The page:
Parents' views and experiences of childhood obesity management in primary care: a qualitative study.
ABSTRACT Primary care has been viewed as an appropriate setting for childhood obesity management. Little is known about parents' views and experiences of obesity management within this clinical setting. These views and experiences need to be explored, as they could affect treatment success.
To explore parents' views and experiences of primary care as a treatment setting for childhood obesity.
In-depth interviews were held with 15 parents of obese children aged 5-10 years, to explore their views and experiences of primary care childhood obesity management. Parents were contacted via a hospital-based childhood obesity clinic, general practices and Mind, Exercise, Nutrition … Do it! (MEND) groups based in Bristol, England. The interviews were audio-taped transcribed verbatim and analysed thematically.
Parents viewed primary care as an appropriate setting in which to treat childhood obesity but were reluctant to consult due to a fear of being blamed for their child's weight and a concern about their child's mental well-being. They also questioned whether practitioners had the knowledge, time and resources to effectively manage childhood obesity. Parents varied in the extent to which they had found consulting a practitioner helpful, and their accounts suggested that GPs and school nurses offer different types of support.
Parents need to be reassured that practitioners will address their child's weight in a non-judgemental sensitive manner and are able to treat childhood obesity effectively. A multidisciplinary team approach might benefit a child, as different practitioners may vary in the type of care they provide.
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ABSTRACT: There are calls to enhance existing child weight management interventions and to develop new treatment approaches. The potential for interactive electronic resources (e-resources) to support child-dietitian communication has yet to be explored. Towards developing such a tool, the present study aimed to understand dietetic attitudes and approaches to communicating with preadolescent overweight children in individual consultations to support behaviour change.Journal of Human Nutrition and Dietetics 06/2014; DOI:10.1111/jhn.12247 · 2.07 Impact Factor
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ABSTRACT: BackgroundAs part of a study considering the impact of a child weight management programme when rolled out at scale following an RCT, this qualitative study focused on acceptability and implementation for providers and for families taking part.MethodsParticipants were selected on the basis of a maximum variation sample providing a range of experiences and social contexts. Qualitative interviews were conducted with 29 professionals who commissioned or delivered the programme, and 64 individuals from 23 families in 3 English regions. Topic guides were used as a tool rather than a rule, enabling participants to construct a narrative about their experiences. Transcripts were analysed using framework analysis.ResultsPractical problems such as transport, work schedules and competing demands on family time were common barriers to participation. Delivery partners often put considerable efforts into recruiting, retaining and motivating families, which increased uptake but also increased cost. Parents and providers valued skilled delivery staff. Some providers made adaptations to meet local social and cultural needs. Both providers and parents expressed concerns about long term outcomes, and how this was compromised by an obesogenic environment. Concerns about funding together with barriers to uptake and engagement could translate into barriers to commissioning. Where these barriers were not experienced, commissioners were enthusiastic about continuing the programme.ConclusionsMost families felt that they had gained something from the programme, but few felt that it had ‘worked’ for them. The demands on families including time and emotional work were experienced as difficult. For commissioners, an RCT with positive results was an important driver, but family barriers, alongside concerns about recruitment and retention, a desire for local adaptability with qualified motivated staff, and funding changes discouraged some from planning to use the intervention in future.BMC Public Health 06/2014; 14(1):614. DOI:10.1186/1471-2458-14-614 · 2.32 Impact FactorThis article is viewable in ResearchGate's enriched formatRG Format enables you to read in context with side-by-side figures, citations, and feedback from experts in your field.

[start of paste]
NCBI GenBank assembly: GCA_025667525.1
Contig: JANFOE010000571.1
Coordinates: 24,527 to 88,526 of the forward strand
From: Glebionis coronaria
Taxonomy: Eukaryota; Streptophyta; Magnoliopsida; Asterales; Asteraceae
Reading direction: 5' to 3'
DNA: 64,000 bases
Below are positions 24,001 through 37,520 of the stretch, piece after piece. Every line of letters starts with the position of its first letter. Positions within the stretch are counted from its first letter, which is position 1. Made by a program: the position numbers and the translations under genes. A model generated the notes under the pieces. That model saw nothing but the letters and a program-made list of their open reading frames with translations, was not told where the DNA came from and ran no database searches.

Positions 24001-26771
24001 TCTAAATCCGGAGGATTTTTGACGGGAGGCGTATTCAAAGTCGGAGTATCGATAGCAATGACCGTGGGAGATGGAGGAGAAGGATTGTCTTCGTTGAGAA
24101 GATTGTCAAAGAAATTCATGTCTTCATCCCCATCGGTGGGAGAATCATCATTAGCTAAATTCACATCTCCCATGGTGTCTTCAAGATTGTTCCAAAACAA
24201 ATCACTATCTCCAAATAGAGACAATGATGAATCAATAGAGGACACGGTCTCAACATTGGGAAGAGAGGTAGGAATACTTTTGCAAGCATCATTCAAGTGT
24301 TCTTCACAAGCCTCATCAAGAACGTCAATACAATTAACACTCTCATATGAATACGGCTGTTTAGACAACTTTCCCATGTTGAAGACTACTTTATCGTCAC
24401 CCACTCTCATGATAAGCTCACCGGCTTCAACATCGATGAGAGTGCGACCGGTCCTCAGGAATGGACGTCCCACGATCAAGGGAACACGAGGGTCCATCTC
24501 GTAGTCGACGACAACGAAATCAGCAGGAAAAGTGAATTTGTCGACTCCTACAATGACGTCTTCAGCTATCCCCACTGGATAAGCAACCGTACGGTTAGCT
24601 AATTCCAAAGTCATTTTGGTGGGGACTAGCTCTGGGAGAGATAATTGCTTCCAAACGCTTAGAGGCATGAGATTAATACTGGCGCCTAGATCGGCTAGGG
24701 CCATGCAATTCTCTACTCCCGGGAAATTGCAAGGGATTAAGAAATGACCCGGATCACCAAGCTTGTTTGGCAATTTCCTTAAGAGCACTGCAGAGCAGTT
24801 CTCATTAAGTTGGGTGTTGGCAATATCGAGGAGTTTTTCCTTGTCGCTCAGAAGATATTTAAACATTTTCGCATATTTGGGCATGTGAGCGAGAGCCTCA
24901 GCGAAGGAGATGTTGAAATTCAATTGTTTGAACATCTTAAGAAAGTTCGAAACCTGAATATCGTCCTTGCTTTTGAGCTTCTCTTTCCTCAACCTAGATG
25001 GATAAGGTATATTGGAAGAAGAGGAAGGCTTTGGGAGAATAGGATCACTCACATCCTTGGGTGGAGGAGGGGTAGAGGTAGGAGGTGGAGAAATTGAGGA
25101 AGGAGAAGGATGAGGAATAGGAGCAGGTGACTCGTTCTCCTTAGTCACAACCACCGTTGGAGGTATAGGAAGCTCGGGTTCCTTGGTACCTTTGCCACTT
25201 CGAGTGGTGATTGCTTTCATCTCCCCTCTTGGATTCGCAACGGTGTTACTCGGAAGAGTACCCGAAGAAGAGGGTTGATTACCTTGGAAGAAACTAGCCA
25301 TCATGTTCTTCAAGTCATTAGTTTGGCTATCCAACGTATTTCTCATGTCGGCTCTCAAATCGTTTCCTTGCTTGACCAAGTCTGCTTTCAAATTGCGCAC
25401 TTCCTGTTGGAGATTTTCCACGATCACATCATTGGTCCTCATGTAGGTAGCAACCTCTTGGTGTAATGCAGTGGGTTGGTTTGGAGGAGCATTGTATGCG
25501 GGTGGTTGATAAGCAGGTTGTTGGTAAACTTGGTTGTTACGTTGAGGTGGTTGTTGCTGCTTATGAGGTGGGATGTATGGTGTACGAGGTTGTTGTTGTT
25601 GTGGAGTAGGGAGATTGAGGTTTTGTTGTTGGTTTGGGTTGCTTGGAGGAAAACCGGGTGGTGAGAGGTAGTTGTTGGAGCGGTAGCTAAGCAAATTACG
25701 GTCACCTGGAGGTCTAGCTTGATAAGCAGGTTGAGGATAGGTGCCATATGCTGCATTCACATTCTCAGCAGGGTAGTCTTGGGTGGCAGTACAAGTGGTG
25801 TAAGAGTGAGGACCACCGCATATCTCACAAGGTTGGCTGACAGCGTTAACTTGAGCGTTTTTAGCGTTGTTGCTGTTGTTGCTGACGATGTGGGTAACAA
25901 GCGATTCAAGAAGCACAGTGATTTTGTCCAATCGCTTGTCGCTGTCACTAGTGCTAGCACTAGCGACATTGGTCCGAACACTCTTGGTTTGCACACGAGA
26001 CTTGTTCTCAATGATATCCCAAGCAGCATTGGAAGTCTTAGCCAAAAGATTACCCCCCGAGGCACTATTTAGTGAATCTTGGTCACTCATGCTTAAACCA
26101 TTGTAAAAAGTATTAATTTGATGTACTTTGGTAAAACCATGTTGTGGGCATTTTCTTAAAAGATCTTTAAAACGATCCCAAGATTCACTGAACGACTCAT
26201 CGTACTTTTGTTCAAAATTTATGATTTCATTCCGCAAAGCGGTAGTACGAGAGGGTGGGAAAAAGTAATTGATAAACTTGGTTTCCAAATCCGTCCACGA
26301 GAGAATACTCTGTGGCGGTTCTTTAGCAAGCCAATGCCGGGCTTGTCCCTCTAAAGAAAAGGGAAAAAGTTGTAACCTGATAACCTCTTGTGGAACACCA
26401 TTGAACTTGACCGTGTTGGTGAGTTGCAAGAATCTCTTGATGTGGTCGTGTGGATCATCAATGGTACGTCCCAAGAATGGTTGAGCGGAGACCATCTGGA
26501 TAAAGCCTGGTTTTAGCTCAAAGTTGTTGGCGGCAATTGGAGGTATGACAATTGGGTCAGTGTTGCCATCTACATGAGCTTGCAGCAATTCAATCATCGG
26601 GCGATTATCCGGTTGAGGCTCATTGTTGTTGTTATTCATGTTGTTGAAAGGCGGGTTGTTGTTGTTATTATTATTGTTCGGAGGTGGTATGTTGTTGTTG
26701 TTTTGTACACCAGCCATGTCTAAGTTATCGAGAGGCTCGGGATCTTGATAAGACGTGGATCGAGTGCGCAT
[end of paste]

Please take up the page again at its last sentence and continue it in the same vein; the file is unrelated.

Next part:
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ABSTRACT: While numerous studies highlight the relevance of socio-cultural factors influencing incidence and prevalence of obesity, only a few address how obese people perceive causes and prevention of or intervention for obesity. This study contributes to a more thorough understanding of subjective aetiologies and framing themes for a mainly understudied but promising field. Thus it may serve for the development of effective public health strategies to combat obesity.BMC Public Health 09/2014; 14(1):977. DOI:10.1186/1471-2458-14-977 · 2.32 Impact FactorThis article is viewable in ResearchGate's enriched formatRG Format enables you to read in context with side-by-side figures, citations, and feedback from experts in your field.